Every time Saket Agrawal, a pilot who works for a Middle Eastern airline, leaves Nepal, he packs a carton of Wai Wai — a brand of Nepali instant noodles.
And when he runs out, he video calls his mother who lives in Biratnagar, Nepal, asking her to send him some more. For Agrawal, who lives in Qatar, the packets of Wai Wai make him feel closer to home.
“Wai Wai is a celebration. The smell, its flavour, they take me back to those childhood times when I was growing up in Sonapur [a village in east Nepal]. I was just a kid, and I’d share the packet with my brother,” Agrawal says.
A feeling of homesickness is shared by the many Nepalis who arrive in Gulf countries every year in pursuit of better opportunities. Their cure for the emotion comes sealed in a packet of Wai Wai, a sticking plaster for homesickness. Its flavour is a solace that instantly bridges memories, taking them back to moments spent with loved ones in Nepal.
“Wai Wai is my favourite snack. It is a piece of Nepal with you,” says Nilisha Pradhan, a flight attendant with a UAE-based airline.
“Now that I am travelling across the world, I always carry Wai Wai in my suitcase and my flight bag,” Agrawal says. “It’s a staple food,” he adds, and one that he relies upon to satisfy his hunger.
“If there’s nothing available to eat, Wai Wai is an all-time. I love the varieties of it, mixing it with the condiments that come with it, or adding dollops of home-made pickles.”
Pradhan, who agrees with Agrawal’s views, says that she too always has a packet with her, “just in case I wake up at odd hours of the night or I don’t like anything on the menu. Wai Wai makes me happy and satiates my hunger”.
Wai Wai teleports Pradhan back to the good old days of the long overnight bus journeys with her father. “He would come to pick me up for my vacations. During those long rides from India to Nepal’s Kathmandu, the bus would stop at a place that served jhol Wai Wai [soupy noodles] made in the furnace with a boiled egg,” she says, adding that she tries to recreate this dish “when it rains here in Dubai”.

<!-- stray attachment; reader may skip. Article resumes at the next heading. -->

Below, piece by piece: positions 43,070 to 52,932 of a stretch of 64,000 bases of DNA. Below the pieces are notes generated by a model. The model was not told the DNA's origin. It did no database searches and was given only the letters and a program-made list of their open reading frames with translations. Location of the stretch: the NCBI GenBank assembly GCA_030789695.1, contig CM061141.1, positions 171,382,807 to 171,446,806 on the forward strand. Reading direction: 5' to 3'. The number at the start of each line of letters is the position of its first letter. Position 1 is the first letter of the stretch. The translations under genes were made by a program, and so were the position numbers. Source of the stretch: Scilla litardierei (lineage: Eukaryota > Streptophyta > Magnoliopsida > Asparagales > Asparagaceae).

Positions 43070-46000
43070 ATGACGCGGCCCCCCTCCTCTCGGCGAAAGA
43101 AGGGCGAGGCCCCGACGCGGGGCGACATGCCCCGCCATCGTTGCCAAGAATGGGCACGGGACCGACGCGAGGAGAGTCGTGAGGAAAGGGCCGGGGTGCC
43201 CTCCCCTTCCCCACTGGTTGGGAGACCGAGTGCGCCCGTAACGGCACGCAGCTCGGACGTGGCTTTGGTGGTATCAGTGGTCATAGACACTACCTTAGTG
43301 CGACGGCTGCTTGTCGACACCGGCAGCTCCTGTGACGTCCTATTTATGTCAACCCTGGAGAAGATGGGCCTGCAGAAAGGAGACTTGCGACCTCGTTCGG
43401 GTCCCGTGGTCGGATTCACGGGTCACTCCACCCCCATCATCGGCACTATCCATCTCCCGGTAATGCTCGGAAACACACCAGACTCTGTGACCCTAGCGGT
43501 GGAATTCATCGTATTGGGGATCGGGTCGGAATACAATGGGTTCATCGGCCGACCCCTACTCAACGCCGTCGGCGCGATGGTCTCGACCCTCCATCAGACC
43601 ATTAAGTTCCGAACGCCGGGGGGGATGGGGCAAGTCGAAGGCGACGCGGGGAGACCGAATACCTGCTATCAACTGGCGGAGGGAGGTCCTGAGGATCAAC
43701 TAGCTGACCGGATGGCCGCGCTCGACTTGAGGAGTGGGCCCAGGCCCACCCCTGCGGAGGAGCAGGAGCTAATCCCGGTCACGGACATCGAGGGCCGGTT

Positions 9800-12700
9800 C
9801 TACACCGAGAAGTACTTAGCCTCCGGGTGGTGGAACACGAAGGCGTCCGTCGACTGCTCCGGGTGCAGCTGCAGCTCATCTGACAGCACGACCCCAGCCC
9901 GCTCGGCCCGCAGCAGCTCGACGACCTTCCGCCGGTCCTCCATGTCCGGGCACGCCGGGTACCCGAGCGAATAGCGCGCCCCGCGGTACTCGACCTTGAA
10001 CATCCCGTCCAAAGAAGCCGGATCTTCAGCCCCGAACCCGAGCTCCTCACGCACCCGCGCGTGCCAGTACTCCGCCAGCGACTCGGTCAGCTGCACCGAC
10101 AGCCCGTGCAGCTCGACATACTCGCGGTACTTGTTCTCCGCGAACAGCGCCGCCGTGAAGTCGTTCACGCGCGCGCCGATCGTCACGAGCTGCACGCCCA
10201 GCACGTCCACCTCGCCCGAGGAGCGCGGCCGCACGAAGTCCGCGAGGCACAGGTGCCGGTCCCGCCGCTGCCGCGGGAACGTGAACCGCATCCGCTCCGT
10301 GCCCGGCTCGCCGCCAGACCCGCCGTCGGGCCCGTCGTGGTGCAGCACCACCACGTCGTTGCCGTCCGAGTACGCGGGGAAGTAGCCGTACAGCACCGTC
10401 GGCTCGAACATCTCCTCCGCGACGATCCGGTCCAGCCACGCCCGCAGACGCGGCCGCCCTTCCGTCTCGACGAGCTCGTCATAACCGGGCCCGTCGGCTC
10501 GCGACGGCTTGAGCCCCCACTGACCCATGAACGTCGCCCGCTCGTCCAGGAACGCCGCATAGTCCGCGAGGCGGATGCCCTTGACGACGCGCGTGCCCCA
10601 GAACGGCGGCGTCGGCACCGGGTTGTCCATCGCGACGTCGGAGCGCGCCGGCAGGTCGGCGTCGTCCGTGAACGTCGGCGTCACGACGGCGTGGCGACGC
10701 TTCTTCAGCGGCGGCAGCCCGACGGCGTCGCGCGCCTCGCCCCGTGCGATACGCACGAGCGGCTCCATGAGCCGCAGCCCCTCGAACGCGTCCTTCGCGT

But Wai Wai goes beyond alleviating nostalgia. Agrawal also uses the noodles to connect with his co-workers from around the world.
“My international colleagues like to try something from Nepal, so Wai Wai represents the country, in a sense,” he says.
Sophiya Paudel, a student at NYU Abu Dhabi tells The National that she has at least one packet of Wai Wai stored in her university locker at all times. “It’s a resolve for my hunger when my friends or I am too lazy to walk up to the dining hall.”
Her relationship with Wai Wai stems from her childhood she says as she reminisces about her years growing up with friends at a residential school in Kathmandu.
“We would sneak in packets of the noodles and cook them in our mugs, using hot water from the dispenser, and covering them with books. I still prepare my noodles this way at university,” Paudel says.
For her, Wai Wai holds greater meaning. It represents “friendship, sharing and caring and, feeling special”, she says. “I remember when I was in grade five, a boy offered me five packets of Wai Wai, packed in a newspaper, as a gift. He even shared with me his half-eaten packet, invoking a feeling of exclusivity.
“So for me, it means that if I share the noodles with you, you are special, I care for you, and you matter.”
When Sanjay Shah finishes a long day at work, he heads to his kitchen and prepares Wai Wai sadeko — a snack with onions, tomatoes, green chilies, coriander leaves and lemon, which he makes three or four times a week.
Shah, who is from Birgunj in Nepal ― about 135km south of Kathmandu ― is an engineer employed at a bottled drinking water facility in Oman. He tells The National that when it is difficult to find Wai Wai in Oman, “I ask my co-workers to bring it from Nepal when they are returning from vacation.”
“Wai Wai noodles have become Nepal’s cultural and traditional food. So, whenever I'm eating Wai Wai, it narrows the gap of being far away from home.” It keeps his moods in check and “evokes happiness, a sense of identity and belonging to Nepal. It keeps me focused with no mood swings of missing home.”
But Shah says that while Wai Wai does remind him of all the memories with family and friends, it's just a temporary solution for homesickness.
“Even though it brings a sense of satisfaction and gives me the feeling of being closer to my home, it is still not a permanent way to avoid homesickness.”